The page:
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Greeting,

Level: between beginner to intermediate

Here is my candidate array printing function I have:

void print_array(void * arr, int len, size_t size) {

    if (size == sizeof(int)) {
        int i;
        for (i = 0; i < len - 1; i ++) {
            printf("%d, ", ((int *) arr)[i]);
        }
        printf("%d\n", ((int *) arr)[i]);
    } else if (size == sizeof(double)) {
        ...
    } ...

}

I am trying to make it platform independent. It works fine for my project. I am wondering what kind of problems this function would produce if it were included within the standard C libraries. And also, why is there no array printing function within the C libraries?

Thanks.

  • size of type is really not a good discriminator for the type itself. int can be very well of the same length as double. – Eugene Sh. May 8 '18 at 15:45
  • Understood. I don't see a way to up-vote this answer... – RayaneCTX May 8 '18 at 15:51
  • 1
    Because it is a comment :) – Eugene Sh. May 8 '18 at 15:53
  • I know this is a late comment, but did you know there is an actual Code Review site included within StackExchange? Submit things like this and people will naturally look at them with objective expertise to make comments answering many of the questions you have asked here. – ryyker Nov 20 '19 at 13:32
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Technically nothing is stopping int from being the same size as something else, for example I believe on x64 int and float are the exact same size. C doesn't really have anyway to do this built into it, what I would suggest is either passing the type as a certain code and then having your array print from there.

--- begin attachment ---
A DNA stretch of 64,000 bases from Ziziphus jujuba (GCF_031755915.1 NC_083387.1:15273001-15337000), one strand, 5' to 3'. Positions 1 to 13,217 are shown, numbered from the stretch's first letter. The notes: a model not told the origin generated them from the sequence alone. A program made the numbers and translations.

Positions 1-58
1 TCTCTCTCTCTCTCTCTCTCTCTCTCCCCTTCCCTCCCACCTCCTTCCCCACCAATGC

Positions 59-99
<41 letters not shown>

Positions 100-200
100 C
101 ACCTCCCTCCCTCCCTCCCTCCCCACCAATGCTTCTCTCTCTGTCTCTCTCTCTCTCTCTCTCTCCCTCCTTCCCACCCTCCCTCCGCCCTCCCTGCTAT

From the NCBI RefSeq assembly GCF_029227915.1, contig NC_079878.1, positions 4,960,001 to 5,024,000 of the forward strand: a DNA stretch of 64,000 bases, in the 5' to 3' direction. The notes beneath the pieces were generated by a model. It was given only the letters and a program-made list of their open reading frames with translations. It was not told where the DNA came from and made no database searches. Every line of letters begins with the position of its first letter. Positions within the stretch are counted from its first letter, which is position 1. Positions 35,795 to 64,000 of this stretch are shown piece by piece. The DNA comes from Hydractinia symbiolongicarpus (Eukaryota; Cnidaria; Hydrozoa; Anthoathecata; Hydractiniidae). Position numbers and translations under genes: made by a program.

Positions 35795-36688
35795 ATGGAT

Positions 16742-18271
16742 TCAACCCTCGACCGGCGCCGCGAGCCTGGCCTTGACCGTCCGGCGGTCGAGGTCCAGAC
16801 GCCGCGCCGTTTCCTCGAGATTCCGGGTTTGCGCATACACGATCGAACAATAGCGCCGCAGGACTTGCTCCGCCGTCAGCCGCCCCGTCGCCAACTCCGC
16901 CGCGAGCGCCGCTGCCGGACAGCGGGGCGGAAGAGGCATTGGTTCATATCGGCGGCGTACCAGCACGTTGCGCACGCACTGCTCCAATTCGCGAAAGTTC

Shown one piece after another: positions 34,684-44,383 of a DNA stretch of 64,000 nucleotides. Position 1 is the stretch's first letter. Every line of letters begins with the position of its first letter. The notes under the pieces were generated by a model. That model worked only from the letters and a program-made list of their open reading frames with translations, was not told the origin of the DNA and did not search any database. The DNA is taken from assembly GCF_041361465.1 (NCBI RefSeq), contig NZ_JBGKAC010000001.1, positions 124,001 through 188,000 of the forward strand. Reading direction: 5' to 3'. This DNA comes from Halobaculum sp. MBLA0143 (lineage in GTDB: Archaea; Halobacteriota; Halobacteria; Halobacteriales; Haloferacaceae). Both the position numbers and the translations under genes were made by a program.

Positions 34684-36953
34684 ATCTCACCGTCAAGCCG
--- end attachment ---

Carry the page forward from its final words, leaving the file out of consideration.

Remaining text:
void print_array(void *arr, size_t len, int type){
    //handle print here
}

where the type argument can have different values for different types. Also note the use of size_t instead of int to hold the length of the array.

You could also do it using macros, you could do something like

#define DEF_NEW_ARRAY(TYPE, TYPE_NAME)
typedef struct TYPE_NAME{
    TYPE *arr;
    size_t len;
} TYPE_NAME;
void TYPENAME##_print(TYPE_NAME *arr){
    //define your function
}

then you could do use this macro as such

DEF_NEW_ARRAY(int, int_arr)
int_arr x;

after which you could initialize the array and print your values etc.

C11 also introduced the _Generic. You can read about it here

http://en.cppreference.com/w/c/language/generic

  • If you know, does Python implement its print() function in a way similar to the options you described? (yes or no answer is fine) – RayaneCTX May 8 '18 at 17:25
  • Python handles things differently with its own structures and such. You can look at the implementation of print in cpython here hg.python.org/cpython/file/937fa81500e2/Python/… – zee May 8 '18 at 18:19
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You could follow the qsort model and pass a delegate function to handle the actual formatting:

void print_array( void *array, size_t arrsize, size_t eltsize, const char *(*fmt)( const void *item ) )
{
  unsigned char *cur = array;
  fprintf( stdout, "{" );
  if ( arrsize > 0 )
  {
    fprintf( stdout, "%s", fmt( cur ) );
    cur += eltsize;

    for ( size_t i = 1; i < arrsize; i++ )
    {
      fprintf( stdout, ", %s", fmt( cur ) );
      cur += eltsize;
    }
  }
  fprintf( stdout, "}" );
}